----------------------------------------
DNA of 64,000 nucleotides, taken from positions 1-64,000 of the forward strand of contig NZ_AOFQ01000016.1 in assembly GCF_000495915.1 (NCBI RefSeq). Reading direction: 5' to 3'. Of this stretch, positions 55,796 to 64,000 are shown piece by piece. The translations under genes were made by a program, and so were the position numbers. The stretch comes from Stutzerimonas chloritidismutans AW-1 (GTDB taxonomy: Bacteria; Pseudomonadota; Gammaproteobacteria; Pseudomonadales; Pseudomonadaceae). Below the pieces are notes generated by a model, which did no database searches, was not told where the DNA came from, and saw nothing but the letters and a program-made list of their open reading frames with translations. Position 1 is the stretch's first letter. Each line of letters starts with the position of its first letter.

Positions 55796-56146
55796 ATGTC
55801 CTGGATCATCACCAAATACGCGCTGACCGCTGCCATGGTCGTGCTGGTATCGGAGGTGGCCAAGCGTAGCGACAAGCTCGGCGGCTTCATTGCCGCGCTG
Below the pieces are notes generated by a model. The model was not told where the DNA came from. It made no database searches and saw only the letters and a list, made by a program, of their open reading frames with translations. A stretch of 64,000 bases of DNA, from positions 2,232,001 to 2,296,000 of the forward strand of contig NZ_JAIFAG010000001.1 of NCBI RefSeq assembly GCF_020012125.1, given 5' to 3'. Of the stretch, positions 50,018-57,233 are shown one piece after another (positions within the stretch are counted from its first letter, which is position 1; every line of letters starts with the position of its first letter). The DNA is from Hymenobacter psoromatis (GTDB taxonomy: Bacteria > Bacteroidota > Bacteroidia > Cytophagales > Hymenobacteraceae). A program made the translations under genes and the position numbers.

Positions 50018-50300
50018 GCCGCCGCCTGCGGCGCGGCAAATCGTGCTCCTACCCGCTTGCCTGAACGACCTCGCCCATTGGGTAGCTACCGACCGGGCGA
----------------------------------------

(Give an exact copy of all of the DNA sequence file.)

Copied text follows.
DNA of 64,000 nucleotides, taken from positions 1-64,000 of the forward strand of contig NZ_AOFQ01000016.1 in assembly GCF_000495915.1 (NCBI RefSeq). Reading direction: 5' to 3'. Of this stretch, positions 55,796 to 64,000 are shown piece by piece. The translations under genes were made by a program, and so were the position numbers. The stretch comes from Stutzerimonas chloritidismutans AW-1 (GTDB taxonomy: Bacteria; Pseudomonadota; Gammaproteobacteria; Pseudomonadales; Pseudomonadaceae). Below the pieces are notes generated by a model, which did no database searches, was not told where the DNA came from, and saw nothing but the letters and a program-made list of their open reading frames with translations. Position 1 is the stretch's first letter. Each line of letters starts with the position of its first letter.

Positions 55796-56146
55796 ATGTC
55801 CTGGATCATCACCAAATACGCGCTGACCGCTGCCATGGTCGTGCTGGTATCGGAGGTGGCCAAGCGTAGCGACAAGCTCGGCGGCTTCATTGCCGCGCTG
Below the pieces are notes generated by a model. The model was not told where the DNA came from. It made no database searches and saw only the letters and a list, made by a program, of their open reading frames with translations. A stretch of 64,000 bases of DNA, from positions 2,232,001 to 2,296,000 of the forward strand of contig NZ_JAIFAG010000001.1 of NCBI RefSeq assembly GCF_020012125.1, given 5' to 3'. Of the stretch, positions 50,018-57,233 are shown one piece after another (positions within the stretch are counted from its first letter, which is position 1; every line of letters starts with the position of its first letter). The DNA is from Hymenobacter psoromatis (GTDB taxonomy: Bacteria > Bacteroidota > Bacteroidia > Cytophagales > Hymenobacteraceae). A program made the translations under genes and the position numbers.

Positions 50018-50300
50018 GCCGCCGCCTGCGGCGCGGCAAATCGTGCTCCTACCCGCTTGCCTGAACGACCTCGCCCATTGGGTAGCTACCGACCGGGCGA